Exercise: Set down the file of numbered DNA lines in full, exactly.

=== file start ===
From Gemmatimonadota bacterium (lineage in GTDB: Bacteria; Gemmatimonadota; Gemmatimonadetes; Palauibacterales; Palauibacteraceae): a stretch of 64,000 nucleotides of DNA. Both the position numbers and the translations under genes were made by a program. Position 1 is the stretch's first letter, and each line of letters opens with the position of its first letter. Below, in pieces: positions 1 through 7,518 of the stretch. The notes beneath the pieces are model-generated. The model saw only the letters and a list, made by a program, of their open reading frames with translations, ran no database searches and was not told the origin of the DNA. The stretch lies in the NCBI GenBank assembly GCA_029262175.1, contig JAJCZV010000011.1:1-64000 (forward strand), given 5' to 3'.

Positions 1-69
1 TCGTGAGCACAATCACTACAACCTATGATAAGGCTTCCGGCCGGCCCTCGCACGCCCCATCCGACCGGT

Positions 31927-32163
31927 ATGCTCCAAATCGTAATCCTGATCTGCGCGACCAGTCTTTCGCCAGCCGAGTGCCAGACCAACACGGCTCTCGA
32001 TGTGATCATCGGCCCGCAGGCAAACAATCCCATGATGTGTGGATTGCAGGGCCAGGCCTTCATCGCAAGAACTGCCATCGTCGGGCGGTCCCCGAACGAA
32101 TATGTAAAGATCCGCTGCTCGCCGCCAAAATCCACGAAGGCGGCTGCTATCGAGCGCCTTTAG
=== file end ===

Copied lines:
From Gemmatimonadota bacterium (lineage in GTDB: Bacteria; Gemmatimonadota; Gemmatimonadetes; Palauibacterales; Palauibacteraceae): a stretch of 64,000 nucleotides of DNA. Both the position numbers and the translations under genes were made by a program. Position 1 is the stretch's first letter, and each line of letters opens with the position of its first letter. Below, in pieces: positions 1 through 7,518 of the stretch. The notes beneath the pieces are model-generated. The model saw only the letters and a list, made by a program, of their open reading frames with translations, ran no database searches and was not told the origin of the DNA. The stretch lies in the NCBI GenBank assembly GCA_029262175.1, contig JAJCZV010000011.1:1-64000 (forward strand), given 5' to 3'.

Positions 1-69
1 TCGTGAGCACAATCACTACAACCTATGATAAGGCTTCCGGCCGGCCCTCGCACGCCCCATCCGACCGGT

Positions 31927-32163
31927 ATGCTCCAAATCGTAATCCTGATCTGCGCGACCAGTCTTTCGCCAGCCGAGTGCCAGACCAACACGGCTCTCGA
32001 TGTGATCATCGGCCCGCAGGCAAACAATCCCATGATGTGTGGATTGCAGGGCCAGGCCTTCATCGCAAGAACTGCCATCGTCGGGCGGTCCCCGAACGAA
32101 TATGTAAAGATCCGCTGCTCGCCGCCAAAATCCACGAAGGCGGCTGCTATCGAGCGCCTTTAG